Defend Truth


In an age where obscene wealth is normalised, transparency is key


Zukiswa Pikoli is a journalist and columnist at Daily Maverick and is part of the founding team of Maverick Citizen. Prior to Daily Maverick she worked as a communications and advocacy officer at Public Interest Law Centre SECTION27.

A recent Bloomberg headline said Elon Musk, head of Tesla and SpaceX, was challenging the United Nations to prove the statement it had made that $6-billion would be all it would take to lift 42 million people across the world out of hunger.

At first blush I was: “Of course he should accede to this challenge.” As the world’s richest person, who is now estimated to be worth $311-billion, an amount that most people, including myself, cannot fathom in terms of access, power and spending potential, it didn’t seem like a huge ask.

Musk asserted that, should the director of the UN’s World Food Programme, David Beasley, be able to prove through transparent and open-source accounting the possibility of hunger being eradicated with $6-billion, he would liquidate some of his Tesla stock and hand the money over to help the hungry people.

This was after Beasley had thrown down a challenge on Twitter for Musk and the world’s second-richest man, Jeff Bezos, the Amazon founder who is worth more than $190-billion, to “step up now, on a one-time basis”.

After a brief discussion with a friend who raised two valid points, I decided to ruminate some more on the issue. First, it was doubtful that international aid organisations such as the World Food Programme have a real interest in eradicating hunger and poverty because that would effectively put them out of work. Second, it would make sense for Musk to ask for proof of where his money was going and how it would be spent so that he and the public could be satisfied that it would indeed be well spent, as an accountability measure.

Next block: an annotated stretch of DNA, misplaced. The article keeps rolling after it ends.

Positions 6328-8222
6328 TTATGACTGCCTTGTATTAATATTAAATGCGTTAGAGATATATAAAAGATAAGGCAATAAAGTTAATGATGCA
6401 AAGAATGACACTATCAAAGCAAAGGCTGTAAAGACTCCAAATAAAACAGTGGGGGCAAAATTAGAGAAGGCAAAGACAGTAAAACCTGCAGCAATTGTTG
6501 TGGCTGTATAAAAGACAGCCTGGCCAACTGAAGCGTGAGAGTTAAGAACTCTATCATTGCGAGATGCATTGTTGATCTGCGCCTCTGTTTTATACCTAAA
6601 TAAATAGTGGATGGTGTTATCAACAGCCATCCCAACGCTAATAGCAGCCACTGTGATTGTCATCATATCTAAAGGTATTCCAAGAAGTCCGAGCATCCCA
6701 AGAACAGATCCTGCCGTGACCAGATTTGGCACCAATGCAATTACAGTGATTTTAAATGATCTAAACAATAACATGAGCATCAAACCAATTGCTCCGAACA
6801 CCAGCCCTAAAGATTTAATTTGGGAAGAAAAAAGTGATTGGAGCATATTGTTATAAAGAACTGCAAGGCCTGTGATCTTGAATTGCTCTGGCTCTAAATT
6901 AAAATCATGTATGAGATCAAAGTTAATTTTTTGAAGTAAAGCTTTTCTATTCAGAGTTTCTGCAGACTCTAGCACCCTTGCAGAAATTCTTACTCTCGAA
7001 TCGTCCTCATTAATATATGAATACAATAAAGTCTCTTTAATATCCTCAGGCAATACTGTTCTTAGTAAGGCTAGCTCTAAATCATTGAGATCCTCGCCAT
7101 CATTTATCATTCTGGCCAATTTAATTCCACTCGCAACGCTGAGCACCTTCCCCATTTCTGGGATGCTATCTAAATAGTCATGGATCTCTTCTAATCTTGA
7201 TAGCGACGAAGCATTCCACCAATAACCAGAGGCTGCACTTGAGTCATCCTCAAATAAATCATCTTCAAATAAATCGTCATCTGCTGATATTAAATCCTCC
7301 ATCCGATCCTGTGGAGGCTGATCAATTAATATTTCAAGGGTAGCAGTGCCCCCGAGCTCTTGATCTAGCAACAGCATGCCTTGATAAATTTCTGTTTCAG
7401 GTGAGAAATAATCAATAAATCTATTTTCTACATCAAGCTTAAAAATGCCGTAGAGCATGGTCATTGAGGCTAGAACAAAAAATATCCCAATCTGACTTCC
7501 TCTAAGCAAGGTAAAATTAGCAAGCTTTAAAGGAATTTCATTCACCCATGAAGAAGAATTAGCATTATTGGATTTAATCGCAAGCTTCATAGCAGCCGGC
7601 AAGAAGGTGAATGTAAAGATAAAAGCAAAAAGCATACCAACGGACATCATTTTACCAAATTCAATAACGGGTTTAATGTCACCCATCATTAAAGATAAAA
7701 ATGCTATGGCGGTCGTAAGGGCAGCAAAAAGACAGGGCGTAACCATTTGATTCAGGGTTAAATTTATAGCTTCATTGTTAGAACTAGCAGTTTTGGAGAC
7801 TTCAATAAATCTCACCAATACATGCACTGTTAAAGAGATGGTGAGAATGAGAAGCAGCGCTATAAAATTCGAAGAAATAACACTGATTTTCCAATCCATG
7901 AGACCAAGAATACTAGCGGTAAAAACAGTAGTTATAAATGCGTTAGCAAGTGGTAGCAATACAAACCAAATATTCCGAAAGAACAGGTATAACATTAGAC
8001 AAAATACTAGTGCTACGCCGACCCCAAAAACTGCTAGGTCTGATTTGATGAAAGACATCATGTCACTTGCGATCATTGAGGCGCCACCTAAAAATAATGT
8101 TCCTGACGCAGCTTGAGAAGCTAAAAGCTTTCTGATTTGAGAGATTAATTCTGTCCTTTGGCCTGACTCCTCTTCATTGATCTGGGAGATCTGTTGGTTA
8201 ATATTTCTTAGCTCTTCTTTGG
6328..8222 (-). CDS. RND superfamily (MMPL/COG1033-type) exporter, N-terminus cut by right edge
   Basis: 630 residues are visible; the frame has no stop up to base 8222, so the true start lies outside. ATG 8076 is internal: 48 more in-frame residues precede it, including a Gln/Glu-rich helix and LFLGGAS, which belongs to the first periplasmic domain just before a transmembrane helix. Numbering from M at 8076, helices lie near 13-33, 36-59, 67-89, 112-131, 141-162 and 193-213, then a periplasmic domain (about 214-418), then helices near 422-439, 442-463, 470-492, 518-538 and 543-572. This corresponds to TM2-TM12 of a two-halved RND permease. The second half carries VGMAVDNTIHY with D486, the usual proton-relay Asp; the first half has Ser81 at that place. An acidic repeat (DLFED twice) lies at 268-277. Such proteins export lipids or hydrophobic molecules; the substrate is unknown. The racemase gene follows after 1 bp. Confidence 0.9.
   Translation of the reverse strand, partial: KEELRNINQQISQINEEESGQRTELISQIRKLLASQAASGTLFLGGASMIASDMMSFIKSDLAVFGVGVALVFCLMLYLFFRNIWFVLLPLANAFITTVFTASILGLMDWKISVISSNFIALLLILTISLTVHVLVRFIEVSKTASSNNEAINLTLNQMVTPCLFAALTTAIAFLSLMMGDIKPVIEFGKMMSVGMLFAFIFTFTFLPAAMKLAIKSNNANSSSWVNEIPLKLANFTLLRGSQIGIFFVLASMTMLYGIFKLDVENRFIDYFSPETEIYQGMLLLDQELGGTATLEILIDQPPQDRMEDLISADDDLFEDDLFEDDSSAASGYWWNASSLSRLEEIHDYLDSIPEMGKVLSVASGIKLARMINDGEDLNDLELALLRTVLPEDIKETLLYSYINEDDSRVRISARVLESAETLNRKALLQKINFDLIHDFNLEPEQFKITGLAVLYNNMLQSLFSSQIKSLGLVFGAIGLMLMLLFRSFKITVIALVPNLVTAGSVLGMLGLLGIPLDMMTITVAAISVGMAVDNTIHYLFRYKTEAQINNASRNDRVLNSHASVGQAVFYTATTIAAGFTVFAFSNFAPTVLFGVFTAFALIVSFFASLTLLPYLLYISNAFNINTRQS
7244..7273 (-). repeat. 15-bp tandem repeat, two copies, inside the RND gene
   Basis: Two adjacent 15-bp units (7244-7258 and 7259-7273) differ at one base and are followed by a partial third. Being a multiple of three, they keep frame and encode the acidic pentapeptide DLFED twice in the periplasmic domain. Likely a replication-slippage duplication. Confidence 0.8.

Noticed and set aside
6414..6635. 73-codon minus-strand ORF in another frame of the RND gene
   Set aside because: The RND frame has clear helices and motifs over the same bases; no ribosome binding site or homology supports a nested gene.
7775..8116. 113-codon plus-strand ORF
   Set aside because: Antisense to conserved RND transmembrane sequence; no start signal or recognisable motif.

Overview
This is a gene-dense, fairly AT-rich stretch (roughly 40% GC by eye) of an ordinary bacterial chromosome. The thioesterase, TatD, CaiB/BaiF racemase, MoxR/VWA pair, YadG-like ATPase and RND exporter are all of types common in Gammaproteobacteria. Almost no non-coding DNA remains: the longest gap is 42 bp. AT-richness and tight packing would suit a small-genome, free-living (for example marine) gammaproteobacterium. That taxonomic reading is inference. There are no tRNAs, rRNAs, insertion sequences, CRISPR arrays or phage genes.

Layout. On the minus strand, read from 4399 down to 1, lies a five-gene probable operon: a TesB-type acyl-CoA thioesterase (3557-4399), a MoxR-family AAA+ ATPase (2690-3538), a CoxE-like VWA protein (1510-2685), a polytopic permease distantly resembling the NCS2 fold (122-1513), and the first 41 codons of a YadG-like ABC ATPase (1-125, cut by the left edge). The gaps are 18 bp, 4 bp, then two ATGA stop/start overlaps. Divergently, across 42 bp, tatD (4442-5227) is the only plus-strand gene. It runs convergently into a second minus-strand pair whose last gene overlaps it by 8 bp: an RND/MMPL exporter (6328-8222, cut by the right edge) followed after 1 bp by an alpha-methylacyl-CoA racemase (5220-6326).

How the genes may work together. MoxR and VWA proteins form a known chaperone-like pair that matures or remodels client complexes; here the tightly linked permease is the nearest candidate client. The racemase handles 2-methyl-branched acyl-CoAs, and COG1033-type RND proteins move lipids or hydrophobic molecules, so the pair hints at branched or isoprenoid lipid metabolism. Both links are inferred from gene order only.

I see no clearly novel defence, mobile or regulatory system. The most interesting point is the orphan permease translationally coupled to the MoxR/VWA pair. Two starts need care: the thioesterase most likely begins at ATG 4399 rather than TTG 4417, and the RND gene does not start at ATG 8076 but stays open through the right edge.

Now, it seems to me that three things are at play here: First, that we live in a world where one man’s personal wealth can be many times the GDP of a lower-middle-income country and that seemingly is not alarming; second, that they would have to be petitioned and convinced to use their money to stop people from the indignity of hunger; and third, that not too many people are asking what the success measures for international aid organisations are.

We are living in an age in which we accept that obscene wealth is normalised and aspirational as opposed to questioned and repudiated in the face of the world’s poverty crisis – 9.2% of the world’s population lives in unimaginable poverty. What kind of broken system are we propping up that rewards the amassing of such money while other people literally have nothing?

We seem to have bought into the seduction of a capitalist system that coaxes us to participate in it on the off chance that we too might become billionaires. But the thing about capitalism is that it is at the expense of the poor: people hoard riches by snatching away the opportunities of others and keeping them to themselves.

About a year or two ago there was a reality show on Netflix called Bling Empire that flaunted the extravagance that billions of dollars afforded people – to the point of cutting ties with reality. Viewers loved it: each episode unveiled more and more just how the 1% of the world lived their caviar lifestyle.

Now, there is no doubt that the people who amass these riches probably work extremely hard; however, one wonders what goes through their minds as they float past the misery that is poverty. For example, looking at their employee records and salary statements and knowing that they could never get by on the lowest-earning employee’s salary, what becomes the justification in their minds of how that employee manages to live every month?